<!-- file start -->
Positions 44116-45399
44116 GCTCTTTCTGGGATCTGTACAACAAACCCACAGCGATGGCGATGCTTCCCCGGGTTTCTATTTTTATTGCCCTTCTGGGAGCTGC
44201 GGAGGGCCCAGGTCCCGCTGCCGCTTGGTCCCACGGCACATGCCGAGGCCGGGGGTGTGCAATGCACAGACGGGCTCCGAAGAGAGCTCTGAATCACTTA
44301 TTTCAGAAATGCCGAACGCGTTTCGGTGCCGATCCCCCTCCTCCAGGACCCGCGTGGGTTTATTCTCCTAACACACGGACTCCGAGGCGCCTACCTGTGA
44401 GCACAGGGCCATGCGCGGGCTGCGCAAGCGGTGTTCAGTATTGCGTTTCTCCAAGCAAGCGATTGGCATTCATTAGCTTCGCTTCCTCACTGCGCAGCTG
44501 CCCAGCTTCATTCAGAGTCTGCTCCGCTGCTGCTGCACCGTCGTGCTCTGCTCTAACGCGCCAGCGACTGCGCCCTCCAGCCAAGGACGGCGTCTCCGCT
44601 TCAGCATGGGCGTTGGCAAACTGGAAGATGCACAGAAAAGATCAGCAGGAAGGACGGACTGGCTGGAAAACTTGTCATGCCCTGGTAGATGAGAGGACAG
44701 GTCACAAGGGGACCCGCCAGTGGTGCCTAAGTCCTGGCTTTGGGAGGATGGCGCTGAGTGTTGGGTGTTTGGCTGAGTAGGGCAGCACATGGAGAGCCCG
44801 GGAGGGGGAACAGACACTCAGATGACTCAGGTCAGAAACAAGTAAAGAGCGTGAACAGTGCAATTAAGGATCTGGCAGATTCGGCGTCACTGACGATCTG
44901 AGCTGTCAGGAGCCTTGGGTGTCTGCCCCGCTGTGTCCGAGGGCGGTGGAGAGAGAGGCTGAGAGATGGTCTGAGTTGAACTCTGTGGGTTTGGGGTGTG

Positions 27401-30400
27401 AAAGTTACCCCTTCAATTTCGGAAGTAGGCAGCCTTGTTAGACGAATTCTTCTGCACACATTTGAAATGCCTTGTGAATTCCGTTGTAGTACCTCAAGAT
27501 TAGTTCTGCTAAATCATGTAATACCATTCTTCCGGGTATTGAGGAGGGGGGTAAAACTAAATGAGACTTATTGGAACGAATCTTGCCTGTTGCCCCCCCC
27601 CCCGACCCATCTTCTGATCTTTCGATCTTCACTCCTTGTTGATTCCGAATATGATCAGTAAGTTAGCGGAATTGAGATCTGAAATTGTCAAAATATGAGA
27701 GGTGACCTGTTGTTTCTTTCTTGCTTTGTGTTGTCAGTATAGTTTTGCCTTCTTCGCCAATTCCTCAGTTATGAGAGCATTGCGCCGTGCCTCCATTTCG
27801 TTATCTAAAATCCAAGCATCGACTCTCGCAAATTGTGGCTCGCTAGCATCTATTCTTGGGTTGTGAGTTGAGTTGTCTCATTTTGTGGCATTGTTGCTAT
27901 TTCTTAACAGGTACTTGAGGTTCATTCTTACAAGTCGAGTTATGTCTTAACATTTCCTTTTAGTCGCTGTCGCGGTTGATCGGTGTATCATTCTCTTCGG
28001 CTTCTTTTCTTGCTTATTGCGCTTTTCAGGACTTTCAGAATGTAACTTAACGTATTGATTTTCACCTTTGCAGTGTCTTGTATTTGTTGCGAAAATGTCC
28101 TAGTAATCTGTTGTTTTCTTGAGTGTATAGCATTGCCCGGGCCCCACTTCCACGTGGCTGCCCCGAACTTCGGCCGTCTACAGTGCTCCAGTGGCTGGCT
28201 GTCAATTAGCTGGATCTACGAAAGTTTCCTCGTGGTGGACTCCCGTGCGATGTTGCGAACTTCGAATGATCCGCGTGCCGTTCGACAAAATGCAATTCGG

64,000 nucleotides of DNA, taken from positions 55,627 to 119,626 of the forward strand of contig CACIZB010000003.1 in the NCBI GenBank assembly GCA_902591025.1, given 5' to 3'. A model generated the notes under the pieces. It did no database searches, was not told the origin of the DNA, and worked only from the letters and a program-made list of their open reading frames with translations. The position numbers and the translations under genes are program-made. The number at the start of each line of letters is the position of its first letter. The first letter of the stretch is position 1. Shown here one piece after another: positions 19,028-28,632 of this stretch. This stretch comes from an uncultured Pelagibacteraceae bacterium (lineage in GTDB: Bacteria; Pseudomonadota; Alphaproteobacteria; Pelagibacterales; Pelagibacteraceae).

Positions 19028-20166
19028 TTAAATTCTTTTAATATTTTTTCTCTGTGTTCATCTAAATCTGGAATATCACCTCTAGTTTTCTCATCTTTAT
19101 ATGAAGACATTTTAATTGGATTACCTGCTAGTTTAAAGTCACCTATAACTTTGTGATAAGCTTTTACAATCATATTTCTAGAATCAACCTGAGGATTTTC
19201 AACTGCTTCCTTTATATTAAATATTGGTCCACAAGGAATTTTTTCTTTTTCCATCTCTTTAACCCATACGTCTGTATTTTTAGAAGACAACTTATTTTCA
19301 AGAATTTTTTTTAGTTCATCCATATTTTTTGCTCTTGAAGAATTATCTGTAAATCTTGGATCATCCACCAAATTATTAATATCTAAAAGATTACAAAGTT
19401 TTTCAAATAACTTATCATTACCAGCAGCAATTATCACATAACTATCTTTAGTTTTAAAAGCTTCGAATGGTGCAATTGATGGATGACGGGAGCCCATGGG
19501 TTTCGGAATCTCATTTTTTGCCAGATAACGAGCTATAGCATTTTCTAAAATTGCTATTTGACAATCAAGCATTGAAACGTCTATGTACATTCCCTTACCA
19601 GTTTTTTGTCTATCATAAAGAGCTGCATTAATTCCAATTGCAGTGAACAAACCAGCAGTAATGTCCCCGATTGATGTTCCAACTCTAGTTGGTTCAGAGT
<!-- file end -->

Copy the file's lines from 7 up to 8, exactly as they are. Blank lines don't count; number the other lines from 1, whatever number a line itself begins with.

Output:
44601 TCAGCATGGGCGTTGGCAAACTGGAAGATGCACAGAAAAGATCAGCAGGAAGGACGGACTGGCTGGAAAACTTGTCATGCCCTGGTAGATGAGAGGACAG
44701 GTCACAAGGGGACCCGCCAGTGGTGCCTAAGTCCTGGCTTTGGGAGGATGGCGCTGAGTGTTGGGTGTTTGGCTGAGTAGGGCAGCACATGGAGAGCCCG